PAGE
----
The humble tree is having a moment. More farmers and land managers are taking notice of the benefits of planting trees – whether it’s for the environment, their farm holdings or the long-term rewards of their investment.
That trees are one of the most effective ways to capture carbon is well documented. Trees can also prevent flooding, improve water quality, boost soil conservation and provide habitats for birds and insects.
See also: 9 reasons to plant trees on your land
They also improve the amenity of a farm and provide an important extra income stream for farmers, through selling timber or other diversification projects.
With more than 70% of the land in England managed by farmers, the sector has a critical role to play in the creation of new woodland.
There is significant funding available through the Countryside Stewardship Woodland Creation Grant scheme, which pays up to £6,800/ha and is now open for applications all year round.
Hundreds of farmers and landowners have already signed up for it, backed by the support of a Forestry Commission woodland officer working in their local area.
A healthy, well-managed copse of woodland can help prevent farmland from flooding during wet weather, as the roots draw in and store water. And in sunny weather, the shade from the trees can provide welcome respite for livestock too. They can also help stop wind blow of soils.
I am often out meeting and visiting farmers, and many of them say to me that they miss seeing the wildlife on their farms that they used to see in previous years.
From grey partridge and stag beetles to bullfinch, which in turn support other species, trees provide habitats for a range of wildlife.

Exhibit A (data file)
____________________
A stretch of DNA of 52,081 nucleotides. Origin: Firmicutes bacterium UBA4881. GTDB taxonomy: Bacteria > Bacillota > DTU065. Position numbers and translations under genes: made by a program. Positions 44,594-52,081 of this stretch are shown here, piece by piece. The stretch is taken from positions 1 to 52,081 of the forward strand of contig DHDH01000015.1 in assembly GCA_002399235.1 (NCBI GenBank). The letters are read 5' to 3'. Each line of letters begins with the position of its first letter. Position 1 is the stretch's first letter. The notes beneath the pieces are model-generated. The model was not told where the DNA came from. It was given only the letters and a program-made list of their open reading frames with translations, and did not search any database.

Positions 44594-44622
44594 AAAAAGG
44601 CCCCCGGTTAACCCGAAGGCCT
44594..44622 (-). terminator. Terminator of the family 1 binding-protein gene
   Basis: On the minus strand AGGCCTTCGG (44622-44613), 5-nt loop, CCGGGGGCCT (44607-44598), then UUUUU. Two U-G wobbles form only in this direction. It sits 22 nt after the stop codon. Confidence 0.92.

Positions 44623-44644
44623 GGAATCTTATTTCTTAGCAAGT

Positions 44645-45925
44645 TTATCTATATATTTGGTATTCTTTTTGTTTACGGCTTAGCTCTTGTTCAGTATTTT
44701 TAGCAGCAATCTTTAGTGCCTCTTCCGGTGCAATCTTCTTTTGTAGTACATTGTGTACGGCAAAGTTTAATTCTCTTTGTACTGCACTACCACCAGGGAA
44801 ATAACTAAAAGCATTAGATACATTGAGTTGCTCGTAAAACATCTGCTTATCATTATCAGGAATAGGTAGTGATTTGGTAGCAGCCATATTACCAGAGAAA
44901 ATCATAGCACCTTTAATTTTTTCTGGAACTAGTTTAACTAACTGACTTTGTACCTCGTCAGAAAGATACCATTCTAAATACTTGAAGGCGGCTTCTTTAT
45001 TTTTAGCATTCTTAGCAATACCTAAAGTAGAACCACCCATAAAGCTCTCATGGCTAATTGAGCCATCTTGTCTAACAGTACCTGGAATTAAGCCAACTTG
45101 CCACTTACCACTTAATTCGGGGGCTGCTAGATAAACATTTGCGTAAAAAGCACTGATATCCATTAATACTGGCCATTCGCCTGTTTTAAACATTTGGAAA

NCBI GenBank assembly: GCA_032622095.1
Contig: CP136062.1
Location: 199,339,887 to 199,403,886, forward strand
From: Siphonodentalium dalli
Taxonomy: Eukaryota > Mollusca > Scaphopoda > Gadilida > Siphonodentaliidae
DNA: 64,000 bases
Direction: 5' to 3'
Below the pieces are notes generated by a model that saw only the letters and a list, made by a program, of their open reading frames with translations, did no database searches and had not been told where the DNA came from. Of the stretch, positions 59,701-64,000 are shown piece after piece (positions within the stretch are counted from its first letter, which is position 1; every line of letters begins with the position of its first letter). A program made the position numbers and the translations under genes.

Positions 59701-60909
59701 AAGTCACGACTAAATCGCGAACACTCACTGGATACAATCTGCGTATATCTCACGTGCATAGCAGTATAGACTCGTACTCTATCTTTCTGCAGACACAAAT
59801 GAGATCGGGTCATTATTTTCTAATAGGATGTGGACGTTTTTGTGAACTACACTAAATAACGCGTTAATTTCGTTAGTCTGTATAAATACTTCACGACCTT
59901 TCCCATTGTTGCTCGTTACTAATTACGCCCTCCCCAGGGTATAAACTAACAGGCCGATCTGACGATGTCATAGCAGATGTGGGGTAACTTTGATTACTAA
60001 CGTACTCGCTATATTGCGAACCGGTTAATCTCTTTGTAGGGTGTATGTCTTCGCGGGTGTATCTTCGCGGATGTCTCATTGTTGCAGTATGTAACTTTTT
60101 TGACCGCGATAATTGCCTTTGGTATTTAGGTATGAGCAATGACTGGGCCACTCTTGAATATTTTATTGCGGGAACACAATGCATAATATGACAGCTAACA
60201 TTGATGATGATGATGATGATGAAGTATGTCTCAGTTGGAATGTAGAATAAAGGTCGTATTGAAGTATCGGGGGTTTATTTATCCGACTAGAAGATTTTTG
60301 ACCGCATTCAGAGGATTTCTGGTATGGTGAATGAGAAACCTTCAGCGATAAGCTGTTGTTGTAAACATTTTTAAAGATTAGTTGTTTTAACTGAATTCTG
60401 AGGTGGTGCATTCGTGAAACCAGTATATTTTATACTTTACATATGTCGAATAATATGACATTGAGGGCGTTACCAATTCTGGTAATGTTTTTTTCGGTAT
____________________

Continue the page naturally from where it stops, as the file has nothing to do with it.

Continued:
So now is an opportune moment for land managers to revisit their farm business plans and look at the stewardship schemes they want to sign up to.
The government has guaranteed that any agreements where funding has been agreed before the end of 2020 will be funded for their full lifetime.
And if you sign up for the woodland scheme now, you have two years to plant your new woodland and can apply for extra support to help maintain it for a further 10 years after that.
For those just beginning to think about creating a new woodland, now’s the time to contact your local Forestry Commission woodland officer, to start discussing any potential applications to support planting in the next planting season.
Applications can be submitted through the Rural Payments Agency or through the post.
When sending your application, you will need to include a map that outlines the areas of woodland you would like to create, as well as a score form to confirm the benefits that planting trees will have on the local environment.
With the next planting season just around the corner, I would also advise those who already have an agreement in place to start thinking about planting now, to ensure they’re ready this winter. This includes sourcing the right trees and finding reliable contractors to use.
The Forestry Commission provides excellent guidance on the benefits of the Woodland Creation Grant and how to apply for it.
Sir William Worsley is the HM government “Tree Champion”